The policies and actions of the entrepreneurial managers were the focus of these theories. The policies that were implemented by these leaders defined their management capabilities. Ford implemented numerous policies that were attributed to his character. Gates was focused on providing better products through his innovations. Ruimin was dedicated to quality assurance. Stamboulidis focused his attention on supply activities and value chain management. The ability of these entrepreneurs to stick with their policy implementations was significant in their success.


The “Great Person” School of Entrepreneurship reflected that successful entrepreneurs possessed certain character traits in order to achieve great business success. Henry Ford and Bill Gates were great men of vision. The starting point for any successful business was a person with a great vision. It was important for an entrepreneur to start a business based on a huge business. Small or big steps may be taken to achieve this vision, however, the important thing was a vision existed. This vision would serve as the driving force for entrepreneurs to direct their success and overcome any kind of trials.

Successful entrepreneurs were out-of-the-box thinkers. Who would have thought that people would need personal computers like they need cars or any other necessary product of technology? Bill Gates did. Consequently, he became the richest man in the world. Henry Ford knew how to expand his business. He made affordable cars. He did not only create cars that were cheap; he made cars that were durable. He also implemented bold policies that reflected his value for people and for the environment.

Ruimin was passionate about quality. The appliances of the Heier group were known for the quality of their products. Each employee was responsible for the products they made. Even if it seemed harsh to deduct the product cost on the salary of the workers, it enabled them to produce high quality products. Stamboulidis focused on value chain management. He saw that this would be what would enable his family business to survive a brutal industry.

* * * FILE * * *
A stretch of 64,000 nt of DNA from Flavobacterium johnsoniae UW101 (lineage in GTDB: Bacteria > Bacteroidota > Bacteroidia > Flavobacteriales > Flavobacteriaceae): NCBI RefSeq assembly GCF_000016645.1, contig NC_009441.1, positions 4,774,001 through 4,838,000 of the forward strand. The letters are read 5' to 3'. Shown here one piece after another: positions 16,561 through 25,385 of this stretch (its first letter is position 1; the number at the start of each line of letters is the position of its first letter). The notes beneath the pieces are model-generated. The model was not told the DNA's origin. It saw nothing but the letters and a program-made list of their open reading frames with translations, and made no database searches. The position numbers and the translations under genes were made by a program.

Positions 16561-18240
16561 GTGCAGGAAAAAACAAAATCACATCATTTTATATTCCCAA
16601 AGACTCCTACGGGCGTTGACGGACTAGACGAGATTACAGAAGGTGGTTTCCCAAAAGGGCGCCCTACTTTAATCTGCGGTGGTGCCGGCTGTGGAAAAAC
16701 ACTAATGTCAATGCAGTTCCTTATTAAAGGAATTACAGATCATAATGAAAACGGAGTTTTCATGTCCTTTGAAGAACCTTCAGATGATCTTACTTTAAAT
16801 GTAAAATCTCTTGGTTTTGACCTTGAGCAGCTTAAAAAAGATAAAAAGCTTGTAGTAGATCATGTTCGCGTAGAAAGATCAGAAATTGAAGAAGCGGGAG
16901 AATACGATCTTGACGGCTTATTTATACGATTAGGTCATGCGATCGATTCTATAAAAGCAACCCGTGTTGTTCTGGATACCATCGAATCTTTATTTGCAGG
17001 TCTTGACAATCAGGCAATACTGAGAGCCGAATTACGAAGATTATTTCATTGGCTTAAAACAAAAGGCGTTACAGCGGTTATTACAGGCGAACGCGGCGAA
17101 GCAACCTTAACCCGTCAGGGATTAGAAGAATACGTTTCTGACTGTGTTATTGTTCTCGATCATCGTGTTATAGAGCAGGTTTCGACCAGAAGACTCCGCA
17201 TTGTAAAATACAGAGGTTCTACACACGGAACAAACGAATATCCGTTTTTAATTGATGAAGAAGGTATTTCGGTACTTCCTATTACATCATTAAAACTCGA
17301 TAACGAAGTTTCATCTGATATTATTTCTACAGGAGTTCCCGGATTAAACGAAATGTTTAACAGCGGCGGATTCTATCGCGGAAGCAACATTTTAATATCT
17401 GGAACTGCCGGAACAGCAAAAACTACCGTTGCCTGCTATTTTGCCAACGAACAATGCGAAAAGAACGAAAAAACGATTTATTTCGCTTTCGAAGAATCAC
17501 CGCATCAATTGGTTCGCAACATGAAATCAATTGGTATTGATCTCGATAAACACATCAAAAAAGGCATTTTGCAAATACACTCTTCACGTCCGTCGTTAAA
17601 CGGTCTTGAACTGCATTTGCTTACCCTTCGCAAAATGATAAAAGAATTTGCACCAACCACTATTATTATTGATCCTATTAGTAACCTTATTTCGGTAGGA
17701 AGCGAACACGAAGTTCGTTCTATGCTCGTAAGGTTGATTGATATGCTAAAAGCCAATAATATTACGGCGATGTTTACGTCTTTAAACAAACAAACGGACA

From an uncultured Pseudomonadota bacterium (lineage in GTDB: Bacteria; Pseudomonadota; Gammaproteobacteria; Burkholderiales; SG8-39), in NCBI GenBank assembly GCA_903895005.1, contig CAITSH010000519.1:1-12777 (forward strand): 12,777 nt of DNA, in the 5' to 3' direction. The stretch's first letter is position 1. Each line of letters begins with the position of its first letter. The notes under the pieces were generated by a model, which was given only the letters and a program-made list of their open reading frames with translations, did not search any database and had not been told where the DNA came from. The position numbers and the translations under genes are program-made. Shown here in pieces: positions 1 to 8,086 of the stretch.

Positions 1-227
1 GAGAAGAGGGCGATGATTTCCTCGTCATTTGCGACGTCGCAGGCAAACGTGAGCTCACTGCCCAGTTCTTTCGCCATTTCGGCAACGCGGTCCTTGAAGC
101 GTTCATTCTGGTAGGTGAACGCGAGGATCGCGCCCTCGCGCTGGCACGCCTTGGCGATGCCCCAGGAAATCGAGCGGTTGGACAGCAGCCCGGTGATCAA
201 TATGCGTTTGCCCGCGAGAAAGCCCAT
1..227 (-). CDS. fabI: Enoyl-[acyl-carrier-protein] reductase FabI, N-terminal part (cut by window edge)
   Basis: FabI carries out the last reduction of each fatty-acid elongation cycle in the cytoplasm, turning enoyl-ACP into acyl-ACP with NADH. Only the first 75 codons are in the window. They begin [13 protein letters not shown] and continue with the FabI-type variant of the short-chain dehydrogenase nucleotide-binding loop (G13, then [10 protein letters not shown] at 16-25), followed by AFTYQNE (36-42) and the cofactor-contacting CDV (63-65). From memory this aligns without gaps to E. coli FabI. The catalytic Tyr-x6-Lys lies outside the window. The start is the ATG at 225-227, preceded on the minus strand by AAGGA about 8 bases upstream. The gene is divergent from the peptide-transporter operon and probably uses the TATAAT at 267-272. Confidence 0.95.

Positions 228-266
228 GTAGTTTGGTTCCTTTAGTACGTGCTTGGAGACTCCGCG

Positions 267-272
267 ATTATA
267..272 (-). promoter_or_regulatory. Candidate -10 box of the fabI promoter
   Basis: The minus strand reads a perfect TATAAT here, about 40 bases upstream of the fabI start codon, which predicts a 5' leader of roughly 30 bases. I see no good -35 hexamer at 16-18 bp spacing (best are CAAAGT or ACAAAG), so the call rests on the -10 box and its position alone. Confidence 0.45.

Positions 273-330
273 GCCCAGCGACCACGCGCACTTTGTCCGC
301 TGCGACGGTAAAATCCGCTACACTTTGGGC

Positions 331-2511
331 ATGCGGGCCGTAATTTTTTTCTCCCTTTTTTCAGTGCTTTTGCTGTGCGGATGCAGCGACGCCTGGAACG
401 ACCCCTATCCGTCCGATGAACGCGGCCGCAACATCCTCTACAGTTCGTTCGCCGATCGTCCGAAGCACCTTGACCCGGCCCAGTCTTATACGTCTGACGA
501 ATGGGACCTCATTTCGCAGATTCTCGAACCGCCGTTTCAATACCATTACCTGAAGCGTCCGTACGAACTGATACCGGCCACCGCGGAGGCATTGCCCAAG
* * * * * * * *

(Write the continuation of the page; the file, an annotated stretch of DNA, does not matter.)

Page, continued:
If entrepreneurs were not willing to think out of the box and if they were not willing to take risks, they would remain mediocre. Mediocre companies would not become great companies. If the entrepreneurs were not willing to offer the world something new and something that they needed, these companies would not succeed and thrive in the industries they belonged in. Successful entrepreneurs knew that their risks would make them great. Entrepreneurs must be willing to step out of their comfort zones in order to achieve what they wanted. The driving force that would enable them to do this would still be the vision that got them started.

It would be logical to think that adversity and crisis were bad for business. While it was true that these things made business difficult to manage and sustain, it was also true that successful entrepreneurs perceive things from a different perspective. They recognize the fact that these trials could be perceived as opportunities. These opportunities could propel them to a higher level of success. Resilience was an important factor that entrepreneurs possessed.